Archive for ‘Healthy Cooking’

December 11, 2013

Homemade Labneh and Quesadillas

labneh

I feel fairly at ease attempting the basics in the kitchen – sautéing, roasting, chopping, boiling, broiling. I’ve got those on lock.

And then there are other kitchen endeavors that I’ve learned to avoid. Pastry, for example, is not something I’m down with on a regular basis. Nor is deep-frying or preserving.

Normally something like making one’s own cheese seems like dicey territory, but yogurt cheese – or labneh – is where it’s at for us novices. All that’s involved is a little stirring and a bit of patience.

Labneh is almost like a Middle Eastern cream cheese, spreadable, creamy and a little tart. And super easy to make.

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November 12, 2013

Eggplant Po’Boys

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This recipe was inspired by Killer Poboys in New Orleans. I was reading their most recent menu (because that’s something I do in my spare time) and was instantly excited by their vegan option. Each individual ingredient was original and all together it sounded like a sandwich I could totally get on board with.

I think that’s what I love about vegan and vegetarian cooking so much – it encourages a different level of creativity, inevitably making vegetables taste more interesting and satisfying.

Now, a po’boy is really just a sandwich. But in New Orleans it’s a sandwich on a fresh pillowy baguette. It’s almost certainly one of those things that people claim cannot be replicated outside of the city due to the water – like bagels in New York or sourdough in San Francisco, I tend to believe these dough-related myths.

October 30, 2013

Sesame Chili Soba Noodles with Kale

soba2

I’ve been a dedicated – and admittedly uncool – brown-bagger for as many years as I’ve been working a full time job. More than just the limited food options nearby, I bring my lunch to eat healthy and stretch my paycheck.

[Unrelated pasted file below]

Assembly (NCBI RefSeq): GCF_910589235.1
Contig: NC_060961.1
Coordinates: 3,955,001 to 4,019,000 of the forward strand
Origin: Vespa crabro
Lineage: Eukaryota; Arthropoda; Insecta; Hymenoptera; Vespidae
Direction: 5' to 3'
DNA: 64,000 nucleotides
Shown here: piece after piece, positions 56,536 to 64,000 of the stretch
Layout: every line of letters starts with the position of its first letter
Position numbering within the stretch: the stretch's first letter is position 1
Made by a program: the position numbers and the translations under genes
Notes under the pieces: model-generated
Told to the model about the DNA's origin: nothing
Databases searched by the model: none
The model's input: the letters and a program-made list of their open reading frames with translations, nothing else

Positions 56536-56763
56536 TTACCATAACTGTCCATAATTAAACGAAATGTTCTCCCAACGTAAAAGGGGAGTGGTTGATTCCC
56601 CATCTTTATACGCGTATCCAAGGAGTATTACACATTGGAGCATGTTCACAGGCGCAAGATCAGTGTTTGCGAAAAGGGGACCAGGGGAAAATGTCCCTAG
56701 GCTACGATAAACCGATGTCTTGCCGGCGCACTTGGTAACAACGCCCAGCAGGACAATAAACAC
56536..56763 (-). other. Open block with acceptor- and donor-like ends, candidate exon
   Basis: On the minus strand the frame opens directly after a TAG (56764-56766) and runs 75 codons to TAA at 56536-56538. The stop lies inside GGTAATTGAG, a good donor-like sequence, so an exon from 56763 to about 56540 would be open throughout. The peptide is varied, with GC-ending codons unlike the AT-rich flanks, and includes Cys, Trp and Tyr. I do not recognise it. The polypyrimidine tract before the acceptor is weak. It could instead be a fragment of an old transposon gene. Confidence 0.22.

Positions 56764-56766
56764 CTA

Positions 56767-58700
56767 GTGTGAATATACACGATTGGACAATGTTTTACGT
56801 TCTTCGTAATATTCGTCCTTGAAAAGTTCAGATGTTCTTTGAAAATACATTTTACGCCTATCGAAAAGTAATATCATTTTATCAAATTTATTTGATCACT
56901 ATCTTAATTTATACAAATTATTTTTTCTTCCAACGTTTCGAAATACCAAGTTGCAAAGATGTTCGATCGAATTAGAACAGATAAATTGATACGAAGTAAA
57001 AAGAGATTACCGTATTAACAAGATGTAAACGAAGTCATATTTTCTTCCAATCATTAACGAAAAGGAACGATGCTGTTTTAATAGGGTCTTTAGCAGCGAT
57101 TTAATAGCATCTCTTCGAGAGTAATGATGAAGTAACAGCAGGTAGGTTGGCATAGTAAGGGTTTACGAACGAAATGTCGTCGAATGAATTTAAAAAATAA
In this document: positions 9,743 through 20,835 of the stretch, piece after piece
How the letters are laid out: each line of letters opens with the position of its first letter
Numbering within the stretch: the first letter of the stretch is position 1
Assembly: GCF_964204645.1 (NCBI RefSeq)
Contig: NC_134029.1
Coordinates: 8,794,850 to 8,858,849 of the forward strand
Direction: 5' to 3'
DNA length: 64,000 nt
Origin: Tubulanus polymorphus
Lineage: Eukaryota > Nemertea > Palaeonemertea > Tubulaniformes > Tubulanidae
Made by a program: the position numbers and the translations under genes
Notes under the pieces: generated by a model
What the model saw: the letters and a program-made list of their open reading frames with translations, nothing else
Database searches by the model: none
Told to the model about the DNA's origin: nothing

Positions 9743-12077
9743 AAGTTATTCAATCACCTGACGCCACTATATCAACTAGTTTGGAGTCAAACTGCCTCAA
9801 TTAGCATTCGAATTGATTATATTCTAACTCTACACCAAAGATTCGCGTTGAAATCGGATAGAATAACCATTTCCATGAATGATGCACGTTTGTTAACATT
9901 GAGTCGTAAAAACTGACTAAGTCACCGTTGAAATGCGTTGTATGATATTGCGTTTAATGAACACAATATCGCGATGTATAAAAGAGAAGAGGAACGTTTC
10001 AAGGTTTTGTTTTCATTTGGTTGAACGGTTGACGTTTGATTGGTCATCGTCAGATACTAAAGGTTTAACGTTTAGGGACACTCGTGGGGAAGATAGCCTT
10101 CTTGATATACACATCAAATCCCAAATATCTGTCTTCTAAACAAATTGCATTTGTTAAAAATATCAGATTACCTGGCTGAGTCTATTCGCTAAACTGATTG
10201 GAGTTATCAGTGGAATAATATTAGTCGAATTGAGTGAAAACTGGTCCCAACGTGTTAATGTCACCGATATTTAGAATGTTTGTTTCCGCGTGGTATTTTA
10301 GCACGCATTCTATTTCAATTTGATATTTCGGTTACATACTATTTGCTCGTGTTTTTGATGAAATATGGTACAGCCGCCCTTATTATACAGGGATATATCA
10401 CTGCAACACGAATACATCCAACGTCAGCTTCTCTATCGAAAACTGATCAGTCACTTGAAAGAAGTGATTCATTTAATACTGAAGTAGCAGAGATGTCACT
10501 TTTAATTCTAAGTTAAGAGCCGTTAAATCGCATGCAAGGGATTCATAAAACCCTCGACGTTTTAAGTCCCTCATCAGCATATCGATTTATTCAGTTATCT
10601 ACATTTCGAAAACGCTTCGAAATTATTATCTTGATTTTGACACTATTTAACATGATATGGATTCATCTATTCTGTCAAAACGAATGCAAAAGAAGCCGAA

This is the sort of dish that makes it easy to bring your lunch to work. Quick to make, packed with toasty sesame and warm chili flavors, and effortlessly vegan. It’s all about making meals play double duty – you know, cook once, eat twice.

I made this soba noodle dish after a Sunday shopping excursion when I returned home ravenous. I whacked it together in a few hasty minutes and gobbled it up even quicker.

June 19, 2013

Mushy Peas: The Best Way to Use Frozen Peas?

mushy peas

My affection for all things British runs deep.

As a kid with an excessive imagination, I found British history to be far superior to that of any other country – it was somehow more exciting and romantic to my small brain. And for most of my life, I considered British best. From classic rock bands, to history, to comedy.

London was my one and only choice of city to study abroad in, and I soaked up every bit of it I could. I walked everywhere and anywhere, became a regular at museums and pubs, and fell intensely in love with the city. Even its food.

What all of this nostalgic babbling is getting at is a little side dish called mushy peas.

June 11, 2013

Falafel with the Fixings

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I was first introduced to falafel, as I imagine many girls from suburban Long Island are, in college. One of my girlfriends lived in the East Village in a cozy little studio (way cooler than the dorm rooms and shared bathrooms I endured until I was 20) where she also happened to live around the corner from one of the best falafel shops.